You’ve just completed a motorcycle training course, you have your motorcycle safety gear and you’re ready to start riding on your own. Where should you begin? Here are some suggestions for making the best decisions for three of the most agonizing choices new riders have.
Choice #1: What to buy first?
Since it should be part of every motorcycle ride you take, a good place to start is buying your motorcycle safety gear first. It’s very easy to go over your budget buying a motorcycle. This may delay the purchase of gear. Since responsible riding should always be your first priority, make sure that doesn’t happen and get geared up first.
Choice #2: What engine size should I start with?
250ccs to 500ccs is an excellent range to start with. You’ll have enough power for any road you choose to ride and this amount of power is much more forgiving. The most important factor to riding motorcycles is your health and safety. The smaller the engine size, the easier it will be to ride.
Regardless of how well you did in training, motorcycling takes practice like any other sport. Your motorcycle skills will need to develop over time, so give yourself the best odds and setup to make it through your first several thousand kilometers without a major accident.
The higher the engine size, the higher the risk. Big bikes demand respect. The moment you take it for granted is a moment you may regret. The main argument for starting with a larger cc motorcycle is it’s a size you can grow into. I also hear it is a waste of money to buy a small cc engine, as the rider will just grow bored of it quickly. While these are valid points, they should not be traded for your health and safety.
Riding motorcycles carries a higher risk than most forms of transportation. The odds are against you when you are learning to ride. Almost all accidents and injuries are preventable. Start small and work your way up. The costs associated with trading up motorcycles is small compared to the costs of an accident.
Choice #3: New or used?
Buying a used motorcycle is recommended if you are a beginning rider. As you are learning and getting more seat time during those first few months, the chance for errors is higher. A motorcycle with a few minor bumps and scratches is perfect for these early trips. You can always blame those imperfections on the person who sold you the bike! An additional benefit is that the cost of a used bike is often much less than the cost of a new one, so you can use that extra cash to buy motorcycle gear or fund trips. A used, beginner motorcycle retains its value, as the market of buyers is the largest. This is the one type of motorcycle you can ride and not lose a lot of money on.
Buying a new motorcycle is both a fun and frustrating experience—fun in that it is shiny and new, frustrating in the fact that associated costs and taxes can quickly add up. When buying a new motorcycle, try to work with an ‘Out the Door’ price. There will be fewer surprises at the end. When you arrive home with your new and shiny motorcycle, you’ll want to keep it that way. If you happen to drop it, it will be devastating. It takes money and expertise to keep a motorcycle looking immaculate, and as a new rider, it is especially a challenge to do this. Expect a large drop in value when selling your new motorcycle with a few scratches.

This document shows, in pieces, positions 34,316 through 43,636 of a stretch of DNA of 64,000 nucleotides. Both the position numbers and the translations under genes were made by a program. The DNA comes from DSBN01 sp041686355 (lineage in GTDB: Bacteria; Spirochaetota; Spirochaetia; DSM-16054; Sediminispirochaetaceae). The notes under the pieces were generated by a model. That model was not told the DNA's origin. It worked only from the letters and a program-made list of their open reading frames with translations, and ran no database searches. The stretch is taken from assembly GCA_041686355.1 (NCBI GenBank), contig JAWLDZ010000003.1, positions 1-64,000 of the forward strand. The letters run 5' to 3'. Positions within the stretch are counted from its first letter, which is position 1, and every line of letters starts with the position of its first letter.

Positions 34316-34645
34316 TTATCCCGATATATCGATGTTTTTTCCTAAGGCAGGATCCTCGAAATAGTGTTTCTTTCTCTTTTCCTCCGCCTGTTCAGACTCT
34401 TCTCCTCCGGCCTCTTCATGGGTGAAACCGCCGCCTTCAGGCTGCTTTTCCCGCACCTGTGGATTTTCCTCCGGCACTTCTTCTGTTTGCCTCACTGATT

Choice #4: Which bike?
When looking for a starter motorcycle, if you’re into sportbikes, starting with the Honda CBR 250cc or 500cc is a good choice. The Kawasaki Ninja 300 is an excellent choice, too. Do not underestimate the power behind these smaller engines. They are very capable on the highways and on any twisty road. If you absolutely must have a Ducati as your first motorcycle, look into the 621cc Ducati Monster.
If cruisers are your motorcycle of choice, have a look at the Honda Rebel 250, Kawasaki Vulcan 500, or a V-Star 650. The larger cc engine on a cruiser does have gentler power than sportbikes of similar displacement, but be aware that it will be a heavier motorcycle.
Good starter adventure motorcycles include the Suzuki V-Strom 650, BMW F700, and Kawasaki Versys 650. These are larger cc engines but they deliver a different amount of power than sportbikes do. When you have found the motorcycle that suits you, go for it! It’s exciting and the open road is yours. No motorcycle is the one you have forever. In fact, some riders change motorcycles every year. Make the safest choice for your first motorcycle. You, your family, and friends will respect it.
The 1st Gear, 1st Motorcycle program
We understand buying a first motorcycle can be quite the process so we are going to try to make it easier for you. With our all-inclusive motorcycling package, we will not only train you but also provide you a motorcycle to start on for 30 days. Here’s how it works:
Once you complete the MSA and upgrade your learner’s license, we will give you the keys to a motorcycle for 30 days. During this time, you will ride it as much as you want to get the practice you need. At the end of the 30 days, you’ll have a much better understanding of riding and you’ll be more prepared for a larger cc motorcycle. Consider the expense of the program to be less than the cost of trading bikes soon after you buy one because it’s not what you want. Tell us what you think about this program and we may very well implement it!
Edited by Tonya T.
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